• Cybersecurity Risks

Committing decision-making into the hands of an AI system isn’t such a bad idea, but one must wonder what could go wrong if the system gets hacked. Unlike home gadgets, organizational servers, or computers that hackers or cybercriminals only focus on secretly exporting data and carrying out attacks such as DOS or identity theft, hacking a weapon or surveillance system goes beyond data theft. It could lead to multiple casualties within seconds.

  • Bias and Discrimination

AI algorithms used in surveillance systems can inherit biases in their training data. It can lead to discriminatory outcomes, disproportionately targeting certain groups based on race, gender, or socioeconomic status, amplifying societal inequalities. So, how credible are the data sources used in training the AI model? 

  • Lack of Transparency and Accountability

Making AI models simple and easier to understand is vital to promote trust and confidence. The use of an AI surveillance system requires more transparency. The public should know the purpose and scope of surveillance, which should be backed by a solid accountability mechanism to prevent data misuse.

Possible Solution To AI Security In Surveillance Systems

  • Privacy by Design

This approach focuses on embedding privacy into an AI model’s design and development system right during development. Engaging privacy by design involves implementing privacy-enhancing measures at every stage of the AI lifecycle, which involves data collection, model development, data processing, user control and transparency, and regular assessments and updates. An example is China’s regulations implemented to enforce the consent requirement regarding data collection.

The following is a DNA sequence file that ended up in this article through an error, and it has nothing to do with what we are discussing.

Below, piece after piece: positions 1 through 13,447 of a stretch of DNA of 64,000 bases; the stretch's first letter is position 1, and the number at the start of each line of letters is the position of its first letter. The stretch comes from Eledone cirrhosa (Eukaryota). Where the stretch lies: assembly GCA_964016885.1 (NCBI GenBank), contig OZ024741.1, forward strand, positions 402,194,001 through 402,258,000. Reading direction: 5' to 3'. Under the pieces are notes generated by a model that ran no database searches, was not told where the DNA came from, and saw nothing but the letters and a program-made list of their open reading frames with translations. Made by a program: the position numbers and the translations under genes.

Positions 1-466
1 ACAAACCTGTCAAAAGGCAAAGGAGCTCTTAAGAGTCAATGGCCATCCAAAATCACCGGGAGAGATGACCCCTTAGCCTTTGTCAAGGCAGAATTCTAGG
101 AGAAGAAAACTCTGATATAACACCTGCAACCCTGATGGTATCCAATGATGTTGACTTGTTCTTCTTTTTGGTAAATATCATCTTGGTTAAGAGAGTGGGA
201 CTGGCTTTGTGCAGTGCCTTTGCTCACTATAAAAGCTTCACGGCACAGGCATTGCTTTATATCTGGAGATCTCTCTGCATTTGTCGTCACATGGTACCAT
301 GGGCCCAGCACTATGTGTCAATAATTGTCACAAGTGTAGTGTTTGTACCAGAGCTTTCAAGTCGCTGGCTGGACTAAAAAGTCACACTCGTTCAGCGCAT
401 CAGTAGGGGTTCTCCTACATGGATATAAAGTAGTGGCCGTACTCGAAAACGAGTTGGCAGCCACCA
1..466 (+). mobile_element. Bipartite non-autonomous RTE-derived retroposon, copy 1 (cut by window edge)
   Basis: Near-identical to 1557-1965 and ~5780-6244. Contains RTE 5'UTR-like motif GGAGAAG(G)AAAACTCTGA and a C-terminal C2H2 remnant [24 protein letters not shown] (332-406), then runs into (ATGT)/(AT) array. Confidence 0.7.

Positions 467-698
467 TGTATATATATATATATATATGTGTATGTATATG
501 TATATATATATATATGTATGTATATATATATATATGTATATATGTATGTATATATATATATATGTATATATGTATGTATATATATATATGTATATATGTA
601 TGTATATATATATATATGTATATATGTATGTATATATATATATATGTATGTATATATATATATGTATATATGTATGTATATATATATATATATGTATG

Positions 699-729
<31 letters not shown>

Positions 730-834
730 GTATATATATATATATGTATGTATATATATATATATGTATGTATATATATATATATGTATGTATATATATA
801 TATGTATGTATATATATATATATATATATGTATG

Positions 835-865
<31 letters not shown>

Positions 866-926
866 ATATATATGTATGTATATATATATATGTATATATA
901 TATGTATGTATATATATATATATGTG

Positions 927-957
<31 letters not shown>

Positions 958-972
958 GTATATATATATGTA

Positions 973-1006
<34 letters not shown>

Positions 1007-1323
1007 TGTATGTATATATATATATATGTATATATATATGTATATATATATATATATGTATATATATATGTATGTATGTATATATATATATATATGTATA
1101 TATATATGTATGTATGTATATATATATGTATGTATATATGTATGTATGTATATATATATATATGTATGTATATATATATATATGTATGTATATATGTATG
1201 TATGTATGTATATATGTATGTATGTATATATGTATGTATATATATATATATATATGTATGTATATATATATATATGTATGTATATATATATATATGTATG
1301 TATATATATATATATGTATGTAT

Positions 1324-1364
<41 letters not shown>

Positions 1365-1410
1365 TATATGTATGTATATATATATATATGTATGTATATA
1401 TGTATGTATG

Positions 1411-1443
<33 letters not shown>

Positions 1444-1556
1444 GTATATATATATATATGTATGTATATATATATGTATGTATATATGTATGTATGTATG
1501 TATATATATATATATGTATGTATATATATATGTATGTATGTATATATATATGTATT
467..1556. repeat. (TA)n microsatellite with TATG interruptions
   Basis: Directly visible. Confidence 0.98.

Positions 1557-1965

• Enhanced Cyber Defense

Cybercriminals are improving their Tactics. Just as artificial intelligence has been helped in our daily lives, it also has its downside when used in launching more sophisticated attacks. Therefore, organizations need to increase their investments in cybersecurity because of the ever-changing threat landscape. It will allow faster threat and vulnerability detection while improving protection.

  • Eliminate Bias and Discrimination

Eliminating bias in an AI model is a continuous process involving training the model with data from credible sources. Facial recognition technologies require more attention in this aspect. One way to make this a success is by following the four-step procedure: Pre-processing, In-processing, Post-processing, regularization and fairness control. 

The pre-processing stage involves adjusting the training data to reduce bias before feeding it into the model, the in-process deals with modifying the learning algorithms to decrease bias during model training, and the post-processing stage focuses on applying the corrections to the model’s output to mitigate bias after generation. The last stage, the regularization and fairness constraints, involves adding constraints to the model’s training process to ensure fairness and reduce prediction bias. The old saying remains the same: regularly updating the algorithm isn’t optional to ensure effectiveness. 

Conclusion

Addressing these ethical implications requires a balance between the legitimate security concerns that may warrant surveillance and the protection of individuals’ rights and freedoms. Striking this balance necessitates ongoing discussions, ethical frameworks, and responsible deployment of AI technologies in surveillance systems.